Few things are more frustrating than having a customer who’s waiting to pay but can’t because of some error code, especially when there is a long line of customers behind them.
Or, if you’re running an eCommerce business, error codes could be dramatically lowering your checkout conversion rates — and you may not even know! Staying on top of error codes and diagnosing them quickly is key to running a successful business.
There are a variety of reasons why your POS may fire a decline code, from fraud to incorrect information, and it’s not realistic to memorize all of the codes and what they mean (although printing out a list of credit cards decline codes and hanging it nearby could be useful).
Today, we’re going to cover the invalid transaction, or declined code 12. Here’s everything you need to know about what it is and what to do about it.
Also known as the “invalid transaction” code, a credit card error code 12 is given when the issuing bank does not accept a transaction.
That’s super vague, but it’s true.
The issuing bank is the bank that gave the customer their card, and a declined 12 code is sort of a catch-all for error codes. It doesn’t mean one specific thing, but there are a few common reasons why your POS could be sending it.
Here are a few reasons why you could be getting a credit card code 12:
It could be one or a combination of these that is causing your system to fire an invalid transaction. Double-check that it’s not a user error and go from there.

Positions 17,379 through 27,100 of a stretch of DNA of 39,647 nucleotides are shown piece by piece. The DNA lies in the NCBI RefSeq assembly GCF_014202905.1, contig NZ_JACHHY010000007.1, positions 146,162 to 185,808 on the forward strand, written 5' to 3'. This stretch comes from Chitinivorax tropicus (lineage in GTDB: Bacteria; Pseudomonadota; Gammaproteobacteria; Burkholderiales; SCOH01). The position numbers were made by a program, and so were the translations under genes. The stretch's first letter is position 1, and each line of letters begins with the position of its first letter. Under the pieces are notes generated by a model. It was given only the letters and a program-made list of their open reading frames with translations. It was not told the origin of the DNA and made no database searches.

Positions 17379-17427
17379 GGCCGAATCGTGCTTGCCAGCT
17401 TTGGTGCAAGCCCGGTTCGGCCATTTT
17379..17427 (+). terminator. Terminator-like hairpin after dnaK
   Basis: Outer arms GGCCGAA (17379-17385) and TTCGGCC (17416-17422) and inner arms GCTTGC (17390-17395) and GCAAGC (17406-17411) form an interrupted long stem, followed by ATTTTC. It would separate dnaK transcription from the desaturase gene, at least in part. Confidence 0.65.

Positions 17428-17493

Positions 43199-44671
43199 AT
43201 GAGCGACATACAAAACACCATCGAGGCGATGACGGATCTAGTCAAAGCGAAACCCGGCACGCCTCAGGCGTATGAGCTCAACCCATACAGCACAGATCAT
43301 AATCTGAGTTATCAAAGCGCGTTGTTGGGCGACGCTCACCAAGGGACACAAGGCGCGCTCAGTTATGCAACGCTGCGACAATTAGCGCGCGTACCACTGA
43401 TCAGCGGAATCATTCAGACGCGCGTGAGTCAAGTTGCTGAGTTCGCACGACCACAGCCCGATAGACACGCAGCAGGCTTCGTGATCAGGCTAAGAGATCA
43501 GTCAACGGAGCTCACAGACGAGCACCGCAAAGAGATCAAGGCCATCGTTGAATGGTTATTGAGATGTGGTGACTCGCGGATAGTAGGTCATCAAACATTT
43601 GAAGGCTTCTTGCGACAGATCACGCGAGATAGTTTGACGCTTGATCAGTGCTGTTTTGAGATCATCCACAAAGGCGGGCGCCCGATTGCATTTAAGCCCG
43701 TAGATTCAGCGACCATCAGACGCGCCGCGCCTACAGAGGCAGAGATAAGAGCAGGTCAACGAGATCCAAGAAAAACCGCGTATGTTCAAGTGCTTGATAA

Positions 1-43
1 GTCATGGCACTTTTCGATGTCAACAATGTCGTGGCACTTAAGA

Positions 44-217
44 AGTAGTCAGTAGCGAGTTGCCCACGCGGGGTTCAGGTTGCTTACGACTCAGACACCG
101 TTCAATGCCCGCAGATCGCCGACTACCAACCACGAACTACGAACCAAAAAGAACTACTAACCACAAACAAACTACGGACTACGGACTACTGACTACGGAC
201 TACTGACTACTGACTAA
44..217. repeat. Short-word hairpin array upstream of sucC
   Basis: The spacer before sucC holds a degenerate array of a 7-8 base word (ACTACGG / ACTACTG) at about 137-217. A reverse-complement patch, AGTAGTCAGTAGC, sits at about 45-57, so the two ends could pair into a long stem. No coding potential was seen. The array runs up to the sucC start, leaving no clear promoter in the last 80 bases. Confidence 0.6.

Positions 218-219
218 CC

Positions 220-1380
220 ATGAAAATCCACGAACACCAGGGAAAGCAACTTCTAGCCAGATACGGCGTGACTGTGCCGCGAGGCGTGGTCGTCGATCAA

Decline code situations are always annoying, but follow these steps to resolve them as quickly as possible.
Even if you’re pretty sure it’s their fault, being cordial goes a long way to making this process less frustrating for both parties.
Take two! Most people try this first anyway, but just in case you haven’t!
Take a slow read through the code, expiration date, name, and security code. Ask your customer to repeat it if necessary.
It’s possible the customer moved recently and has accidentally put in the wrong zip code. Ask them politely if there’s another zip code possibility.
If you can’t get the card to work, see if your customer minds switching cards for you.
See if they can pay by cash or check. If that isn’t an option, don’t just say sorry! Ask to take their name or give them a more direct phone line.
Chances are they’ll have to call their bank to figure things out, so you want to get them right back to the front of the checkout line when they’ve figured it out.
The last thing you want to do is lose a big sale to a competitor over a system error.
Go here for a complete list of credit card decline codes. This is a great page to bookmark!
And if you are running an eCommerce business and want to customize the responses you give customers according to the error code they receive, Visa has some great automated response suggestions, which you can access here.
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